Sunday, November 14, 2010

5 Tips to Surviving House-sitting

So, this past weekend I had the pleasure of staying at a friend's house and watching her kiddos.  For the most part, this was a very painless and fun experience.  I had a few weekends away over the last few months, to really get a feel for what's needed to pack for meals.  My friend is a pretty wholesome eater, so I knew her pantry was pretty well-stocked with basics.  But I put together a game plan for those stays with friends when you've got to be gluten-free and dairy free.
Photo by Adam Belles

  • Do an Inventory
If you can check out the pantry you'll be confined to, it'll help you get an idea to what you'll be dealing with.  Sometimes, it can be awkward asking over the phone, "So, whatcha got in your fridge?"  You don't necessarily want the person to feel obligated to spend a hundred bucks on pre-packaged meals from Trader Joe's....mmmm.....Trader Joe's....I digress.  But if you can get a feel for what you have to work with, you can pack less.  If they have rice, beans and corn tortillas, I'm good to go.  Also, my family can have oatmeal, (I know not all gf people can,) so, knowing the my friend had all these things, I was able to work around our meals.
  • Pack Some Basics
 If you're planning on doing a little baking, don't forget the xanthan gum, or guar gum.  Also, bring flaxseed meal for egg substitution, and rice or almond milk for any dairy needs.
  • Stick to Staples
For my family, this means I bring rice noodles wherever I go.  They're simple, the thin ones can be cooked in 2 minutes, and my kids love them.  It may mean gf cereal and almond milk for your family.  It may mean eating in a rut for a weekend, but sometimes, it's more about survival than exotic new dishes.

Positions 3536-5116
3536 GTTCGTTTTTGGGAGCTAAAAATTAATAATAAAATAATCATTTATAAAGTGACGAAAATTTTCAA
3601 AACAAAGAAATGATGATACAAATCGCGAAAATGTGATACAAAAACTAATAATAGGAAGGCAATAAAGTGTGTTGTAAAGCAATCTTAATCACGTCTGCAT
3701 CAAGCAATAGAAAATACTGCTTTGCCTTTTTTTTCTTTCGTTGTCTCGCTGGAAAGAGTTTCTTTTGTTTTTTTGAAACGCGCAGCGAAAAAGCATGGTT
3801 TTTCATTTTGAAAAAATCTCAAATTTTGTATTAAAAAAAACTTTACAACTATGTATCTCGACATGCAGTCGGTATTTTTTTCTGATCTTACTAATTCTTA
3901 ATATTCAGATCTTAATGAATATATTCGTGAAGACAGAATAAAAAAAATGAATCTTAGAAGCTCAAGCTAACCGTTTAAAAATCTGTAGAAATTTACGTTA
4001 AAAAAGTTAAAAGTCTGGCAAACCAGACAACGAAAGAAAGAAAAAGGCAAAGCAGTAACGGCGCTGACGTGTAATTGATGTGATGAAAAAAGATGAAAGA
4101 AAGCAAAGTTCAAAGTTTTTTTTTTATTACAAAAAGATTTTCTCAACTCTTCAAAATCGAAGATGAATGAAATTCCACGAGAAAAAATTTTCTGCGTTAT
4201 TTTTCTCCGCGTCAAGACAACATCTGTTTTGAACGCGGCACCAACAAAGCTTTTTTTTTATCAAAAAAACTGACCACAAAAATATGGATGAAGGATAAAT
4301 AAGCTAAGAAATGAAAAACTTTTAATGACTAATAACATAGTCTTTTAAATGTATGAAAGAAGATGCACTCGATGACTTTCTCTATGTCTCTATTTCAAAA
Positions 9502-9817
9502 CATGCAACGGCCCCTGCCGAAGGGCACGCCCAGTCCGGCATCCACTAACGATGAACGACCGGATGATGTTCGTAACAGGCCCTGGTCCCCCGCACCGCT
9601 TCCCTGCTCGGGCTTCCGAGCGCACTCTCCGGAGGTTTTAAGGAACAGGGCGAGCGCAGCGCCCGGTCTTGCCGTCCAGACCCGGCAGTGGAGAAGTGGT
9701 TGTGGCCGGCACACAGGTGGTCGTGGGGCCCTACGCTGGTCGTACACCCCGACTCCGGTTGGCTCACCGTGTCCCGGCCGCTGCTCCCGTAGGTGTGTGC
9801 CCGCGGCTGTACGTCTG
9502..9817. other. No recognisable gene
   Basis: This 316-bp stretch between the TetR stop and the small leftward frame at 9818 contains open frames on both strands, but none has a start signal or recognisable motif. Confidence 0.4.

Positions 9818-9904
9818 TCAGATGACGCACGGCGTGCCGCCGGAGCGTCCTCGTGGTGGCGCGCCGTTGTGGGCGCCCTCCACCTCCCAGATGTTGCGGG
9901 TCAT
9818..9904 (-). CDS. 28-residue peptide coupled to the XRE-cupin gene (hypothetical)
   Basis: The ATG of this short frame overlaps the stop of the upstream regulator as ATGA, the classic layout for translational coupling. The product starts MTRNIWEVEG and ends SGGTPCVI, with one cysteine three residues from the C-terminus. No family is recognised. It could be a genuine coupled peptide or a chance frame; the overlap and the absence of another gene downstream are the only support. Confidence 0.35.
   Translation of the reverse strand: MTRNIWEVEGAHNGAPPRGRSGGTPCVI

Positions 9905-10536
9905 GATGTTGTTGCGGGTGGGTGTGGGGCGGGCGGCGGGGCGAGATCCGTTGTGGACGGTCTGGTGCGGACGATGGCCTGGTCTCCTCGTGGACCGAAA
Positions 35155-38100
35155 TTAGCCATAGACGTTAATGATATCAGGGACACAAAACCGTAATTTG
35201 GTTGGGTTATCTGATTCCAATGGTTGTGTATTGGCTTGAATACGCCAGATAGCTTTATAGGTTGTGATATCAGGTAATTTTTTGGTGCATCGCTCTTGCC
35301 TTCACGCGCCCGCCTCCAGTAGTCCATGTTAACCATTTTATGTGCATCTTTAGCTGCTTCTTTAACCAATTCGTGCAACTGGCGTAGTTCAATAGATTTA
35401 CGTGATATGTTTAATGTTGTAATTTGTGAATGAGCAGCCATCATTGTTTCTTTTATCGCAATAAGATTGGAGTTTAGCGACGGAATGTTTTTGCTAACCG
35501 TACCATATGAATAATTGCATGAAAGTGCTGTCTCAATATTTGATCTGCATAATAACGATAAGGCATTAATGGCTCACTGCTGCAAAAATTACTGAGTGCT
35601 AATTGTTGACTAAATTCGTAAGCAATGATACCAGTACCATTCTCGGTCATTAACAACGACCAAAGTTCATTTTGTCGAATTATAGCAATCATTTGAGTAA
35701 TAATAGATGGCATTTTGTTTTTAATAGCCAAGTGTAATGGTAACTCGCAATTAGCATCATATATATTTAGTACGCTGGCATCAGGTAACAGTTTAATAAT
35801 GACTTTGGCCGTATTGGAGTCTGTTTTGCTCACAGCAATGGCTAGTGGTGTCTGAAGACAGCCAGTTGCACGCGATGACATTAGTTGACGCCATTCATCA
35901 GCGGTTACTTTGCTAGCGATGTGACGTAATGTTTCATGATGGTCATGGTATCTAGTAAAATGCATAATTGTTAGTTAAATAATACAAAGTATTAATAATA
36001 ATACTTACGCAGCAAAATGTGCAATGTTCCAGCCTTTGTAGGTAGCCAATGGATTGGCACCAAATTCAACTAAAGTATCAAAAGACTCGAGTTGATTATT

• Get Creative
The best part about staying at someone else's home is being forced to try new things.  It's like getting clothes from a friend rather than buying them at a store.  I think, "I'd never buy it myself, but I really like it."  It expands your tastes and stretches your GF Dairy Free comfort zone.  And if your kids don't eat it, don't worry, they'll only go to bed hungry once before they break down and eat what's in front of them.
  • Be Strategic (AKA, Pick Your Battles)
I sat down and drew out a loose idea of what the meals would look like each day.  Then I baked a double batch recipe of my chocolate pumpkin muffins, and went on over.  A lot of my plans went out the window, but I created more than I thought I would.  I baked a pumpkin pie and made pumpkin pancakes, (my kids were so sick of them, they had oatmeal, while my friend's kids ate up the pancakes like they were the greatest thing in the world!) I wish I had remembered my xanthan gum to improve the texture of the pie, but...next time.  I was going to make a loaf of bread to have peanut butter and jelly sandwiches, but ran out of time.  So I made pasta, (whole wheat for her kids, rice noodles for mine,) and whipped up a sauce.

I'm really trying to master the balance between keeping my family healthy and being a gracious guest.  My only solution so far is to bring the meals, which I love doing.  We'll see how things progress.

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